Everyone should be checked for glaucoma at around age 35 and again at age 40. Those considered to be at higher risk for narrow-angle glaucoma, including those who are Asian, farsighted or over the age of 60, should have their pressure checked every year or two.
Because of the rapid, potentially devastating results of narrow-angle glaucoma, you should seek medical treatment immediately if you experience any of the above symptoms.
During eye exams, your doctor will use tonometry to check your eye pressure. After applying numbing drops, the doctor gently presses the tonometer against the eye, measuring and recording its resistance.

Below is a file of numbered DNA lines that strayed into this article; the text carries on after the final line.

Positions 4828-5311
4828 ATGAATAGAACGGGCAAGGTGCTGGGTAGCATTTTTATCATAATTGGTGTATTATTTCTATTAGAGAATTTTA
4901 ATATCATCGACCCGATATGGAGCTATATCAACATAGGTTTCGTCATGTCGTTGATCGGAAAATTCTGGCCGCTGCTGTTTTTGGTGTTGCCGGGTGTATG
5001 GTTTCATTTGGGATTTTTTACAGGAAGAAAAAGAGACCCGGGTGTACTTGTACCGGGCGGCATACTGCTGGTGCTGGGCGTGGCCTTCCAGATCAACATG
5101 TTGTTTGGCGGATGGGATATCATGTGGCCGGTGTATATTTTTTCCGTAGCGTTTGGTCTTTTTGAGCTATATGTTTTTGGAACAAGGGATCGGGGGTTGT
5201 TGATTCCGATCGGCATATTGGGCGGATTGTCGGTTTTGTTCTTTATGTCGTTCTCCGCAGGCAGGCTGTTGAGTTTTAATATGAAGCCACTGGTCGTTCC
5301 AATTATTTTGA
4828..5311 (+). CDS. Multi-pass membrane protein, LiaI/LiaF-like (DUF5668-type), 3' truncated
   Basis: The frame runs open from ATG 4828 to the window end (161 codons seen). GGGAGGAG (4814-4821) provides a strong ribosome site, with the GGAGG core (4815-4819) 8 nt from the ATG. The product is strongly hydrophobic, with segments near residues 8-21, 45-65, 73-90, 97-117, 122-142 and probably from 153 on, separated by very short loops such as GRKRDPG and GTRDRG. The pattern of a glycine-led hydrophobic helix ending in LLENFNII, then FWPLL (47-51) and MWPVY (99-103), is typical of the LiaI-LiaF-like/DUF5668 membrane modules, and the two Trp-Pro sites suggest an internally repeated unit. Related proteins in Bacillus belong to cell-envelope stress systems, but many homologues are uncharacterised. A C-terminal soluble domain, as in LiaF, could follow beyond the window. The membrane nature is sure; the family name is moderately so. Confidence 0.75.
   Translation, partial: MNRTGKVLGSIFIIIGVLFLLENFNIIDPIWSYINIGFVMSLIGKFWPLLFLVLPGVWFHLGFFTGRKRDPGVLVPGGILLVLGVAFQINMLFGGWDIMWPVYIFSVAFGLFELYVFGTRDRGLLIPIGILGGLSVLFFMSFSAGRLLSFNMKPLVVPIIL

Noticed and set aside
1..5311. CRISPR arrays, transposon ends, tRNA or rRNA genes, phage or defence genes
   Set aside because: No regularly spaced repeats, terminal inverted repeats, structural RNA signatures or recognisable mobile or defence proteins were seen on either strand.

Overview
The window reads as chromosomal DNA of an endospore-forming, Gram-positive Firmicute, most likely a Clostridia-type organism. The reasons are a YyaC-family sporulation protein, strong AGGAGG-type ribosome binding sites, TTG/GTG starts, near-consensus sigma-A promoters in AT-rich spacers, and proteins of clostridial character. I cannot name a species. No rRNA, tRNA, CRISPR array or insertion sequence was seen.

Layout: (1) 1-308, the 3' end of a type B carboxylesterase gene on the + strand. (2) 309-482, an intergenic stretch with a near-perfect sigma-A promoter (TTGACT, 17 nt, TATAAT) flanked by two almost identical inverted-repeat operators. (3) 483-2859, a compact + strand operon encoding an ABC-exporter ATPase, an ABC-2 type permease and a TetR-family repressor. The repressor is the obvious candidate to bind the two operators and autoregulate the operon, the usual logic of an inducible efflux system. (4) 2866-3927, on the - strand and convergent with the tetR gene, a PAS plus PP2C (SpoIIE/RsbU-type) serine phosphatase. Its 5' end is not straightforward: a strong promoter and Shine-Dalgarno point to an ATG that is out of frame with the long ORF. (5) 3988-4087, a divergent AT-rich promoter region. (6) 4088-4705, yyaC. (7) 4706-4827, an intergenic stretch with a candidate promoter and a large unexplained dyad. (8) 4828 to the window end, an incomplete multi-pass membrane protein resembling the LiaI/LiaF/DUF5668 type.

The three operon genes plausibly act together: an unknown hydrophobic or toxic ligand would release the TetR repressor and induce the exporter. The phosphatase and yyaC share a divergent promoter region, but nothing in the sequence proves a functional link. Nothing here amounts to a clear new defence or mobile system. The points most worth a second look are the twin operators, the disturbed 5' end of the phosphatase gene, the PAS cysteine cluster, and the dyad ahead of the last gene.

The doctor can use an ophthalmoscope to examine the shape and color of your optic nerve. The ophthalmoscope magnifies and lights up the inside of the eye. If the optic nerve appears to be cupped or is not a healthy pink color, we can run additional tests.
The doctor can perform a gonioscopy exam to determine whether the angle where the iris meets the cornea is open or closed. This is a key difference between open-angle glaucoma and narrow-angle glaucoma.